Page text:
Reports that House Republican leaders are dropping efforts to tie legislation to the debt ceiling increase is being met with cheers from lawmakers in the region.
Many rank and file lawmakers wanted the G-O-P to extract a policy priority in exchange for the increase. Some wanted tweaks to so-called Obamacare while others wanted to expand energy development. Party leaders are reportedly pulling the plug on those efforts. Virginia Republican Congressman Scott Rigell says that’s good news.
“This is really the last major legislative hurdle that we face as a country this year.”
Virginia risked losing its AAA credit ratings if lawmakers got in another partisan tug of war over raising the debt ceiling. Northern Virginia Democrat Jim Moran says Republicans learned a lesson from the government shutdown.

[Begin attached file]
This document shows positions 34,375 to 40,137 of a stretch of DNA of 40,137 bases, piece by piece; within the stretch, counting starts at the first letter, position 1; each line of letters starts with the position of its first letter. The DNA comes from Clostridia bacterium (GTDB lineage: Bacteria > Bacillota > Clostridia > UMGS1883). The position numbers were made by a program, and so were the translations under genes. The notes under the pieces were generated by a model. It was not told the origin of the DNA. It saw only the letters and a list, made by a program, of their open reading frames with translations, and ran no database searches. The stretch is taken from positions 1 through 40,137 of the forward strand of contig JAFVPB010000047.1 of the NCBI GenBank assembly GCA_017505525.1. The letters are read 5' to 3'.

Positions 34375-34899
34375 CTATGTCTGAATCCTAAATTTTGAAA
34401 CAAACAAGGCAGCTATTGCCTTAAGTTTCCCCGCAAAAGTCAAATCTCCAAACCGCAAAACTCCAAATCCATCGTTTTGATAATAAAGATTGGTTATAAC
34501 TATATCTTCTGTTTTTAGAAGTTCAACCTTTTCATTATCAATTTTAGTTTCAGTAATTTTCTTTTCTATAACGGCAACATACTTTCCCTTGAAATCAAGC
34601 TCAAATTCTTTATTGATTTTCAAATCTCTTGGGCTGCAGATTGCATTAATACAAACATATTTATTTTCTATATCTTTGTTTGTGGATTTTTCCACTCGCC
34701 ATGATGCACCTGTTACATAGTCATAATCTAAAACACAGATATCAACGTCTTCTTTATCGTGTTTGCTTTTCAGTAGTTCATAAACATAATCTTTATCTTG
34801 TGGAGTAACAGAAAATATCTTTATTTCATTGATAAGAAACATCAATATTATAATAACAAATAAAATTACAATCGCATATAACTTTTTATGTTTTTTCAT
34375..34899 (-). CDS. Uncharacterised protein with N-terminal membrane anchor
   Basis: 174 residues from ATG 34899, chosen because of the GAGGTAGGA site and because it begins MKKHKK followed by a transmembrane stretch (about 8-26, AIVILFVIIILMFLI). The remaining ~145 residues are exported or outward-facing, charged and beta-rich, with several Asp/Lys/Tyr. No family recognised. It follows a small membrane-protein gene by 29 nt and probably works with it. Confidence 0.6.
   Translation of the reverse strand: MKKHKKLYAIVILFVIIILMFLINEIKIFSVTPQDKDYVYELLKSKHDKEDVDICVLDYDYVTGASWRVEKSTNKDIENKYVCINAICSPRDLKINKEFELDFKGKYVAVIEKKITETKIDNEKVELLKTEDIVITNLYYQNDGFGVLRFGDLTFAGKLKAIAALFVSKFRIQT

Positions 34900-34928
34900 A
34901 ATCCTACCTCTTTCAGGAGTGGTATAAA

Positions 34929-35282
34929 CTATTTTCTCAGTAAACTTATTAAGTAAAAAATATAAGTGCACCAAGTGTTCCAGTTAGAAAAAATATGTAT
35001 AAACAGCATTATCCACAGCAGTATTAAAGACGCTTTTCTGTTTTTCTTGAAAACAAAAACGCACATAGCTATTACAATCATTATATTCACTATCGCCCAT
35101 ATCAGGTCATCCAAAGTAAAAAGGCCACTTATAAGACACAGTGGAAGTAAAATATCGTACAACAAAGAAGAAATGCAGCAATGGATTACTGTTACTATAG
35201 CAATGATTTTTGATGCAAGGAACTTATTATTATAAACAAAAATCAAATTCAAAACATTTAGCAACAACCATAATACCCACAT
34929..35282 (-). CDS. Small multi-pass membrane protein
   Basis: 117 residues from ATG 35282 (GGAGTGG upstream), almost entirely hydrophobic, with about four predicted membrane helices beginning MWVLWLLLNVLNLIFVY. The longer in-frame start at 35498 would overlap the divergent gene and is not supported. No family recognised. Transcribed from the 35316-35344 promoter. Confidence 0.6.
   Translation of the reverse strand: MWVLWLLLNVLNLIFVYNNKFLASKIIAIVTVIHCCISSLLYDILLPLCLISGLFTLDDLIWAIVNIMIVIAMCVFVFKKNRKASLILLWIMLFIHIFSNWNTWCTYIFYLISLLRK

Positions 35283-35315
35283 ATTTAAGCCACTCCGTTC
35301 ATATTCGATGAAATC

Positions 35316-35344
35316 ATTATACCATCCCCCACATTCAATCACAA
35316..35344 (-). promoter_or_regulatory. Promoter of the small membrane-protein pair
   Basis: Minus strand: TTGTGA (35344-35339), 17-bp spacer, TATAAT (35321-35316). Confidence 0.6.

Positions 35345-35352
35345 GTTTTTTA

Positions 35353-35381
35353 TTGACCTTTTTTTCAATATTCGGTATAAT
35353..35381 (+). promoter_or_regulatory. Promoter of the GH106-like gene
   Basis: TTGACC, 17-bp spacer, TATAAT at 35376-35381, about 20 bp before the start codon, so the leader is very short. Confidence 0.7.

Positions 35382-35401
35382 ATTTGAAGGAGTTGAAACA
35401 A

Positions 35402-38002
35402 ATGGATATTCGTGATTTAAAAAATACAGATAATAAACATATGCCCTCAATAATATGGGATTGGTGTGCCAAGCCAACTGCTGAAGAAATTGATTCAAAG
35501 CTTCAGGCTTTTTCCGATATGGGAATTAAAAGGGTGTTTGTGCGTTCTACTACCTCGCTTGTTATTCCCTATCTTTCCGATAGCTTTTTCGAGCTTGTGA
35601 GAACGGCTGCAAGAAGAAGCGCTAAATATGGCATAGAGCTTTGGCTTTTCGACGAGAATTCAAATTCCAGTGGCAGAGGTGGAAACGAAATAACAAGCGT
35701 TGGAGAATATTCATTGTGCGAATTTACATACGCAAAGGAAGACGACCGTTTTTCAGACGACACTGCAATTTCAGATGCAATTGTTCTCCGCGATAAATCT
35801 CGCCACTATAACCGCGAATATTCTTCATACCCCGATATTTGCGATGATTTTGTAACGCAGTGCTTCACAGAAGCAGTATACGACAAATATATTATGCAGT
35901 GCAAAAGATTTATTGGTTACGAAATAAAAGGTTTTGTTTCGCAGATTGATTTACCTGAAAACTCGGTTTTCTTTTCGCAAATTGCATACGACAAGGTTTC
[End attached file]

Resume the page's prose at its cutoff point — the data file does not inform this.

“I do get a sense that things are beginning to settle down. I think they may have learned: It was like putting their hand on the burning stove. Everybody said, ‘Don’t do that.’ They did it. They suffered some consequences, political, and I think they’ve now learned.”
Still contentious issues remain, like what to do with the health care law, immigration reform and energy policy. All wedge issues promising to dominate Congress in the lead up to November’s elections.